At UPD Dental Associates (University Pediatric Dentistry), we have an uncompromising promise to deliver dental education and awareness to the Western New York community. Below are some tips, articles and links to improve your family’s oral health. Also, make sure to come see us at local schools and events near you!


Everything You Need to Know About Dental Sedation and Anesthesia

Published on Wednesday, February 22, 2017

Everything You Need to Know About Dental Sedation and Anesthesia

Written by Molly Armstrong

Sedation and anesthesia can be used for a number of dental procedures both at the office or in a hospital setting and are a scary subject for many parents and patients, due to the fear of the unknown. We hope to ease your worries by outlining possible dental sedation plans. The overall goal of sedation and anesthesia is to provide the utmost comfort and ease to the patient. The type used depends on the patient’s age as well as the kind of procedure being performed.

The most popular form of sedation is nitrous oxide, or ‘laughing gas.’ When inhaled, it puts the patient into a relaxed, euphoric state. ‘Laughing gas’ is not intended to put a patient to sleep. Other forms of sedation involve administering oral medications or IV solutions, before or during the procedure. Common side effects of ‘laughing gas’ include, blurred vision, dizziness and that your dentist’s once seemingly lame jokes, suddenly sound hilarious!

There are two types of anesthesia, local and general. Local anesthesia is provided in the office and uses injections to block specific nerves and numb the patient’s mouth at the site of the procedure. Local can also be combined with sedation to provide extra comfort for the patient, as they remain conscious for this type of procedure.

General anesthesia is administered in the office or in a hospital setting by a trained professional, such as an oral maxillofacial surgeon or an anesthesiologist, for patients who are having extensive work done. This type of anesthesia involves putting the patient to sleep, through IV drugs and/or gaseous anesthetics, for the entirety of the procedure. Children should be taken care of by a pediatric anesthesiologist, as they have specialized training and qualifications to provide the best care for this type of patient. Typically, the patient will meet with the anesthesiologist beforehand and go over the sedation plan. Afterwards, medication will be prescribed for pain and nausea. All of the care is done in one session and the patient is then allowed to go home.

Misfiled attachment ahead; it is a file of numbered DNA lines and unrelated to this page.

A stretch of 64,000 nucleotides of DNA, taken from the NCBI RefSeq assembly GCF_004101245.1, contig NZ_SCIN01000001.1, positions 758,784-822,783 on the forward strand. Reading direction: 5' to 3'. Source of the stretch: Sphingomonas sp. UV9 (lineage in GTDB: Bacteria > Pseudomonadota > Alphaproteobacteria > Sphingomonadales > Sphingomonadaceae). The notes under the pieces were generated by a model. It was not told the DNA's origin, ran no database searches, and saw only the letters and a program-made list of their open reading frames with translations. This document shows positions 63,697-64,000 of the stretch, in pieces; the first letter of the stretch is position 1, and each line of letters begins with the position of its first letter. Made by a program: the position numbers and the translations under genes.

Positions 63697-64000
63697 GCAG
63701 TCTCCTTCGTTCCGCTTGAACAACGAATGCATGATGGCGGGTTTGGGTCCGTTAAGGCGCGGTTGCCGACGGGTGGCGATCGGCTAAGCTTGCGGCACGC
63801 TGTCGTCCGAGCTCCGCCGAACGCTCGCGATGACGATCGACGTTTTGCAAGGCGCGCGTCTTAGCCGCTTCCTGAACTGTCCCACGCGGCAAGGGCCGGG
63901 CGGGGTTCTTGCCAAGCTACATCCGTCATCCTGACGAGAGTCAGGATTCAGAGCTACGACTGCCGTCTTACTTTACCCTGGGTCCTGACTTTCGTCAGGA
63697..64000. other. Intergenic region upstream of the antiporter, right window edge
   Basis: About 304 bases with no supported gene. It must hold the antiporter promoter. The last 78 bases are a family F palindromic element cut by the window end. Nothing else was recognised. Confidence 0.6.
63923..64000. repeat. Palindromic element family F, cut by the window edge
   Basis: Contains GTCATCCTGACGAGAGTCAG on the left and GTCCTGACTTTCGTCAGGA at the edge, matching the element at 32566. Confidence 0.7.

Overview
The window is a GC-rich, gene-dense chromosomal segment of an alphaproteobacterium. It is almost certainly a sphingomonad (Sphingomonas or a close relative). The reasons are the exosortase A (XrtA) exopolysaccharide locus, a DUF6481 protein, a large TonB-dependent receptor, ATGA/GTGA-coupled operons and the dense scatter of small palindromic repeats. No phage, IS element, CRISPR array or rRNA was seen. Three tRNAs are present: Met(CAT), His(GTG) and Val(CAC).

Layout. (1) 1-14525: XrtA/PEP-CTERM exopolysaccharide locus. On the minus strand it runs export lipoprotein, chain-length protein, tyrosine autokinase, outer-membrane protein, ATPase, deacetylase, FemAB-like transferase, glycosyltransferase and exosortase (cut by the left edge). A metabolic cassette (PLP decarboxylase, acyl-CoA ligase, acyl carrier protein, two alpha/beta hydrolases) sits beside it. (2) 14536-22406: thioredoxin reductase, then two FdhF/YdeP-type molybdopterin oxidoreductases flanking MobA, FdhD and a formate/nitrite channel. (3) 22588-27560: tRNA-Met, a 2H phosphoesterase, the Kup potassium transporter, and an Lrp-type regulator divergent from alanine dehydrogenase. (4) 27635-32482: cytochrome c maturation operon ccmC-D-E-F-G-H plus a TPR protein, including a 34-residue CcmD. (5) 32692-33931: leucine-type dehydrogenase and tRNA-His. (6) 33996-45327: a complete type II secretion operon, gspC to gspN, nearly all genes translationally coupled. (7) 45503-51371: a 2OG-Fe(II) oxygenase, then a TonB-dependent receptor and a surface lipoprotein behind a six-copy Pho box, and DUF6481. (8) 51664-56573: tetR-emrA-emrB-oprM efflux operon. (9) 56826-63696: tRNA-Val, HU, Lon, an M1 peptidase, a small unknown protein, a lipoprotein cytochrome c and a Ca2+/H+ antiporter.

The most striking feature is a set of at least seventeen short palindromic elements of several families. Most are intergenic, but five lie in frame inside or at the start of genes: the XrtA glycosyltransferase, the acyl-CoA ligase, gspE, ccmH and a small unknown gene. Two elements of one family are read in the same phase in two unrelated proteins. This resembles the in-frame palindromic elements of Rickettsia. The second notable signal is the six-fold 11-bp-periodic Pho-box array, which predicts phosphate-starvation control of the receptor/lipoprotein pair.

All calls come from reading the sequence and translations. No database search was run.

It is of the utmost importance that the patient’s stomach be empty, anytime he or she is having a procedure done that involves sedation or anesthesia. During dental procedures, airway reflexes are impaired which can result in vomiting and can cause serious injury to lungs, especially if there are food or beverage remnants in the stomach. Fasting instructions are given to patients and parents prior to the procedure and should be strictly adhered to.

Please contact (716) 402-1090 for additional information regarding dental sedation and anesthesia at UPD Dental Associates.

 Works Cited

American Dental Association. "Anesthesia and Sedation." Mouth American Dental Association, 2016. Web. 05 Jan. 2017.

Auger, Steve. "Dental Anesthesia Side Effects and Causes for Treatment." Blog post. Colgate-Palmolive Company, n.d. Web. 5 Jan. 2017.

Fine, James Burke, DMD. "A Guide to Sedation Dentistry." Blog post. Colgate-Palmolive Company, n.d. Web. 5 Jan. 2017.

Green, Jenny. "Is Dental Sedation Safe for Kids?" Blog post. Colgate-Palmolive Company, n.d. Web. 5 Jan. 2017.

Truven Health Analytics Inc. "Nitric Oxide (Inhalation Route) Side Effects." Mayo Clinic. Mayo Foundation for Medical Education and Research, 01 Dec. 2015. Web. 05 Jan. 2017.

Comments (0)Number of views (21256)

Categories: General, Children, Adults